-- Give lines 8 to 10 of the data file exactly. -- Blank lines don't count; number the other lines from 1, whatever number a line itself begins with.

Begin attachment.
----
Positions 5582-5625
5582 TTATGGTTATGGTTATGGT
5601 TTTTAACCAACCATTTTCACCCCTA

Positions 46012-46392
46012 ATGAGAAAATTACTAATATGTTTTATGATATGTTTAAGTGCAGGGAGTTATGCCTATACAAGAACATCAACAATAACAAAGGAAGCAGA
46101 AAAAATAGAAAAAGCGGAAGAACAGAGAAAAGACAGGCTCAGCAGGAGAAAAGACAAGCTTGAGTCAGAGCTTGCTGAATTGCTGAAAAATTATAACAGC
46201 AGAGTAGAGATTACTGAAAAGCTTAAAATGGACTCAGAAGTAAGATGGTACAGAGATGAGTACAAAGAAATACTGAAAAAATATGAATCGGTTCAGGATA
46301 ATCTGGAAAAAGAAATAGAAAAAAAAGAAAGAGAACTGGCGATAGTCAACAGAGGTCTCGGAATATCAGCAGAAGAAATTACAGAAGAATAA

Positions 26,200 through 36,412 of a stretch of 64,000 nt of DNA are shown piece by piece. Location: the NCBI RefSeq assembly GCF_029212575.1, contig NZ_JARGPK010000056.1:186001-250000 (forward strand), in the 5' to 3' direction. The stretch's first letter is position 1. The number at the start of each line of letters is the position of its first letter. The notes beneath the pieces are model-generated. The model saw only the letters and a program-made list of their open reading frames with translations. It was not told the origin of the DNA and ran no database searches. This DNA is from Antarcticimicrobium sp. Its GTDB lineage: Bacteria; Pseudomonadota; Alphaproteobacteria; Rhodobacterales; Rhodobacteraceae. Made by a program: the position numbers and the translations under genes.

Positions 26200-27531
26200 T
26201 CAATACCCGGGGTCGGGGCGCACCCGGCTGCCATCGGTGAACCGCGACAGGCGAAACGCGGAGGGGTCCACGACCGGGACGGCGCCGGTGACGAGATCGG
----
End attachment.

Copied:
46301 ATCTGGAAAAAGAAATAGAAAAAAAAGAAAGAGAACTGGCGATAGTCAACAGAGGTCTCGGAATATCAGCAGAAGAAATTACAGAAGAATAA

Positions 26,200 through 36,412 of a stretch of 64,000 nt of DNA are shown piece by piece. Location: the NCBI RefSeq assembly GCF_029212575.1, contig NZ_JARGPK010000056.1:186001-250000 (forward strand), in the 5' to 3' direction. The stretch's first letter is position 1. The number at the start of each line of letters is the position of its first letter. The notes beneath the pieces are model-generated. The model saw only the letters and a program-made list of their open reading frames with translations. It was not told the origin of the DNA and ran no database searches. This DNA is from Antarcticimicrobium sp. Its GTDB lineage: Bacteria; Pseudomonadota; Alphaproteobacteria; Rhodobacterales; Rhodobacteraceae. Made by a program: the position numbers and the translations under genes.

Positions 26200-27531